23 Canadian organizations issued a call to action to Members of Parliament and all Canadians this week, to ensure that victims of abuse by Canadian extractive companies abroad can access justice in Canada.
The Canadian Network for Corporate Accountability (CNCA) unites environmental and human rights NGOs, faith groups, labour unions, and research and solidarity groups across Canada. The CNCA is advocating for federal legislation to establish mandatory corporate accountability standards for Canadian extractive companies operating abroad, especially in developing countries.
Development and Peace is a member of the CNCA, and our 2013 education campaign, A Voice for Justice, calls on the Government of Canada to establish an independent ombudsman for the Canadian extractive sector that can investigate complaints brought by communities overseas where companies operate.
“It is time for Canada to create a mandatory extractive- sector Ombudsman and to legislate access to courts for people who are harmed by the overseas operations of Canadian oil, mining and gas companies,” said Emily Dwyer, Coordinator of the Canadian Network on Corporate Accountability (CNCA) on at the national launch in Ottawa.
The Office of the Extractive Sector CSR Counsellor, established in 2009, has proven to be too weak to address complaints because it is a voluntary conflict resolution mechanism that cannot investigate cases nor recommend sanctions or remedy.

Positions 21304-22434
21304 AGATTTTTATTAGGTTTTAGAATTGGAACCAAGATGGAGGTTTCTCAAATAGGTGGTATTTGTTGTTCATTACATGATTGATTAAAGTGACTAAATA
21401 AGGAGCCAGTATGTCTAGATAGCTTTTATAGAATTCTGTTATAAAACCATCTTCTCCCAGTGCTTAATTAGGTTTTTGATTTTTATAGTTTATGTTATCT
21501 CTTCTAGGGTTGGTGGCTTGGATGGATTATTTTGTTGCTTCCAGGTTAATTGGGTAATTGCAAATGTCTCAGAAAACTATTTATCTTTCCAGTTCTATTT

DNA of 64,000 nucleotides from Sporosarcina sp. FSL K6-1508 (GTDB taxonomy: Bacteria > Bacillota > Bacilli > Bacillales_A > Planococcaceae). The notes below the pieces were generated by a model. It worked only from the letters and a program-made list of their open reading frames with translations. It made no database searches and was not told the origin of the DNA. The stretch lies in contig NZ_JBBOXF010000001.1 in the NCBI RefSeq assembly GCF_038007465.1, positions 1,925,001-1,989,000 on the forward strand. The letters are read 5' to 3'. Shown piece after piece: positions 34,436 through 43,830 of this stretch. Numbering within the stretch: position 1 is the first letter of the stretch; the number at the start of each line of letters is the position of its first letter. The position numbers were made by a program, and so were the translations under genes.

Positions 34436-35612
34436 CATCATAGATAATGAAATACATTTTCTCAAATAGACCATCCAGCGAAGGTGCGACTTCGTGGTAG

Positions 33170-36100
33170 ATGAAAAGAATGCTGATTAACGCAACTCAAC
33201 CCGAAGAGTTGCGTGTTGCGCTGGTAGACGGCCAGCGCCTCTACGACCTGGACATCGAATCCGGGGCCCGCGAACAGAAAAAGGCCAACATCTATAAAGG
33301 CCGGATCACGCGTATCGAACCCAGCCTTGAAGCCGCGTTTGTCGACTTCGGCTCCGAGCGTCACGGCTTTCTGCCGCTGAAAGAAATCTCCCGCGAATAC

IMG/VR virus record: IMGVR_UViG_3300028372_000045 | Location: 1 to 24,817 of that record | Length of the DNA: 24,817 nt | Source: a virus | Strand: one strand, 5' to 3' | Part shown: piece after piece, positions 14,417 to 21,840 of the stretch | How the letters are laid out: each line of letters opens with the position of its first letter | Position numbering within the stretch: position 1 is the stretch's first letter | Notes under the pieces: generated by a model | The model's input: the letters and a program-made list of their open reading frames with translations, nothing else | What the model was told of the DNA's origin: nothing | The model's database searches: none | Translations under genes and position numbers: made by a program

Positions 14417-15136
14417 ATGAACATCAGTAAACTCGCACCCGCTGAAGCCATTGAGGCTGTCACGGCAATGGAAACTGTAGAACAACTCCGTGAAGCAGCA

“We brought the first case to the CSR Counsellor’s Office in 2011 when Mexican workers were harassed and intimidated because they tried to unionize at a Canadian mine,” said Valeria Scorza of ProDESC, a human rights organization based in Mexico, at the launch in Ottawa. “Even though the Counsellor found that our complaint was made in good faith and met all the criteria, she couldn’t do anything because the company wasn’t willing to participate.”
Ms. Scorza’s experience is not unique; no complaint has ever gone through a full review process. In most cases the company has walked away, thereby ending the process. Even the now disbanded advisory panel to the CSR Counsellor recognizes the Office is not effective.
“In our globalized world we can’t hide behind the idea that the harm is happening somewhere else and is someone else’s problem,” says Alex Neve, Secretary General, Amnesty International Canada. “Canadian companies need to be held to account in Canadian courts.”
“We are very pleased to see that so many organizations working in a wide variety of fields have mobilized around the issue of access to justice for communities affected by the activities of Canadian extractive companies,” states Michael Casey, Executive Director of Development and Peace. “This mobilization demonstrates the importance of these issues, as well as the urgency for the Canadian government to provide real solutions that will ensure that the human rights and the environment of those people who live near Canadian extractive projects are respected.”
For more information about the CNCA’s Open for Justice campaign, visit: cnca-rcrce.ca.
CNCA member organisations include:
• Amnesty International Canada • Africa-Canada Forum • Americas Policy Group • Asia Pacific Working Group • Canada Tibet Committee • Canadian Council for International Co-operation • Canadian Labour Congress • Committee for Human Rights in Latin America • DEVELOPMENT AND PEACE • Entraide Missionnaire • Friends of the Earth Canada • Halifax Initiative Coalition • Inter Pares • KAIROS: Canadian Ecumenical Justice Initiatives • MiningWatch Canada • Projet Accompagnement Québec-Guatemala • Public Service Alliance of Canada • Publish What You Pay-Canada • Social Justice Committee of Montreal • Solidarité Laurentides Amérique central • Steelworkers Humanity Fund • United Church of Canada • Unifor •